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Israel Putnam

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<p>Israel Putnam was a political and military leader during and after the American Revolution. </p>
<p>He was born on January 7, 1718, in what is now Danvers, Massachusetts. In 1740, he moved to Pomfret, Connecticut, hoping to acquire land. Over the next thirty years, he became a successful farmer and also opened a tavern. He participated in the French and Indian War and was recognized for his bravery. In 1756, he became a captain in the Connecticut militia and, in 1758, was promoted to major. During the war, Native Americans he was captured himby the Kahnawake people. The natives Kahnawake wanted to burn Putnam at the stake, but the last minute intervention of a French officer saved Putnam's life.</p>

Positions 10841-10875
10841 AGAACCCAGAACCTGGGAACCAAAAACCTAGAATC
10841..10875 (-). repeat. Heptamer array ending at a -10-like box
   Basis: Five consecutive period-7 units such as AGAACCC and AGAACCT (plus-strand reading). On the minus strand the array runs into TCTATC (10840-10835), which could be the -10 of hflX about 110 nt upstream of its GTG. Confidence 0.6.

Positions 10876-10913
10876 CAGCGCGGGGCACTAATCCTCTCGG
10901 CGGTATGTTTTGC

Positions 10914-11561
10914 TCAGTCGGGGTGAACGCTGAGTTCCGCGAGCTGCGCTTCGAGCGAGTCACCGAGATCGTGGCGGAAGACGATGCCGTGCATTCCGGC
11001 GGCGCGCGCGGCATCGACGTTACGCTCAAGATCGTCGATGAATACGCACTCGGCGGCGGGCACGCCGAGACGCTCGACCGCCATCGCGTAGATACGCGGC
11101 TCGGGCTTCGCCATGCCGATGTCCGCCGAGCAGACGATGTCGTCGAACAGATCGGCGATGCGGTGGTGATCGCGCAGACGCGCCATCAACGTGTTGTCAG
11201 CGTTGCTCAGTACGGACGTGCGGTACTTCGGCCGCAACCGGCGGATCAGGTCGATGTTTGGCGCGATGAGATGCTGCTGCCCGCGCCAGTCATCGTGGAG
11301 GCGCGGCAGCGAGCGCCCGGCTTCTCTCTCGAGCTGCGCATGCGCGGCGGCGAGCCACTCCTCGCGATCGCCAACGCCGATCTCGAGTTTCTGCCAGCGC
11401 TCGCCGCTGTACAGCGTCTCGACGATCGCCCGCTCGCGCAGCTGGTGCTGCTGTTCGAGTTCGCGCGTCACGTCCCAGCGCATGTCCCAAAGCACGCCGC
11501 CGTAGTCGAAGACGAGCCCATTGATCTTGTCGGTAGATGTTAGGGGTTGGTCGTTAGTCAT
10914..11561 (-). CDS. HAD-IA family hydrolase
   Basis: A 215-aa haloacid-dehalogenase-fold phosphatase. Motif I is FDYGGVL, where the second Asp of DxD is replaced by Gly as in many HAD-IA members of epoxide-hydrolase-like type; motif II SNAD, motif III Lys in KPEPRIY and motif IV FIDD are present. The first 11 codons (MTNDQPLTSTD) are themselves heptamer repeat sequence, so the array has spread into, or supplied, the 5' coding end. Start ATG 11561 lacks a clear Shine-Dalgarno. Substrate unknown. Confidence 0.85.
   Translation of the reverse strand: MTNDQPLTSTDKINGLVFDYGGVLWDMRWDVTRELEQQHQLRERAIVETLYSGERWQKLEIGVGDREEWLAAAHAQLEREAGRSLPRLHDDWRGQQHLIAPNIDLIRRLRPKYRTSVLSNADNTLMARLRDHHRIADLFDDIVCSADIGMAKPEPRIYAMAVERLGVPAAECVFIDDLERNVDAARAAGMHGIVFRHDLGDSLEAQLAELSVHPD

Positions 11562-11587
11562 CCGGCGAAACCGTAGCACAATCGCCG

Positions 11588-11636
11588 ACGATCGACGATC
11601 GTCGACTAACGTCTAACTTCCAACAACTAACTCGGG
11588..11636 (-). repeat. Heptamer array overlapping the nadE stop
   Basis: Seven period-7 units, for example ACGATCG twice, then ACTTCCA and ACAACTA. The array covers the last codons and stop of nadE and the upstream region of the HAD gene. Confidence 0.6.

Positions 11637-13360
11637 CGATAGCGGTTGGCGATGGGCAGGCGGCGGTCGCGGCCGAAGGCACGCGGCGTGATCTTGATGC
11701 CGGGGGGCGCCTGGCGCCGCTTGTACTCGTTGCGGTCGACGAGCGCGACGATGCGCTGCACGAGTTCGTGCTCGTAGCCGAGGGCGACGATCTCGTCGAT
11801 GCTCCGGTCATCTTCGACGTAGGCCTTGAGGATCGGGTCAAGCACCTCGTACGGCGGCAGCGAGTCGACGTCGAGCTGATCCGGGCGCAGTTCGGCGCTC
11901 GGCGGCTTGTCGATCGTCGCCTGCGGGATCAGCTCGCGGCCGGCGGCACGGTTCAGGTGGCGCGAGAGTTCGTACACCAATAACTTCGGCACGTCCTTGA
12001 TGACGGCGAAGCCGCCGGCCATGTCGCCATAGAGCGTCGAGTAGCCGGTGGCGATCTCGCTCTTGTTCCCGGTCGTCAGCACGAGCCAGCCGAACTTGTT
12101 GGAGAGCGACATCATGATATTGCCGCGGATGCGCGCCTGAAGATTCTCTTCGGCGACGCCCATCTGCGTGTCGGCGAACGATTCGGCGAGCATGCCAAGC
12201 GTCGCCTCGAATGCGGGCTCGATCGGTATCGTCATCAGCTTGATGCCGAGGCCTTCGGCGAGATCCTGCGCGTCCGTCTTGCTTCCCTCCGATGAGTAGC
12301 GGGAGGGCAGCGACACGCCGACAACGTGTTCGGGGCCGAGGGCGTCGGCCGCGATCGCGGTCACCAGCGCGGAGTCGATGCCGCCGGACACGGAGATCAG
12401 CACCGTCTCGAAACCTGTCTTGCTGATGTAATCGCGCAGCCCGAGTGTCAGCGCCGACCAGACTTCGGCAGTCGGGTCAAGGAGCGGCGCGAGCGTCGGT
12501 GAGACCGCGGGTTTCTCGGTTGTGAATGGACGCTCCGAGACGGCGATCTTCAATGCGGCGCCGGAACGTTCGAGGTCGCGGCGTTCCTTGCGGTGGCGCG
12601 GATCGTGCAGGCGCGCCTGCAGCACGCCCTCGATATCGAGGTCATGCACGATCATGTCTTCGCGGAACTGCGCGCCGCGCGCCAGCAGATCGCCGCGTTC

<p>Putnam played an important role in the disagreements between the British government and its colonies in the New World. These conflicts eventually led to the American Revolution. Known for his opposition to British taxes, Putnam won election to the Connecticut General Assembly in 1766. Around this same time, he also helped establish Connecticut's Sons of Liberty. This organization actively campaigned against the lack of colonial representation in the British government.</p>
<p>With the outbreak of the American Revolution in 1775, Putnam joined the Continental Army. Due to his previous military experience, Putnam was made a colonel in the army. He eventually resigned from this position to become the head of the Connecticut militia with the rank of brigadier-general. He played a major role at the Battle of Bunker (Breed's) Hill and was in charge of the troops guarding New York City before being replaced by George Washington. Putnam spent the remainder of his service in the military in minor positions. In 1779, he suffered a stroke, which left him partially paralyzed and forced him to retire from military duty. Putnam died on May 29, 1790, in Brooklyn, Connecticut.</p>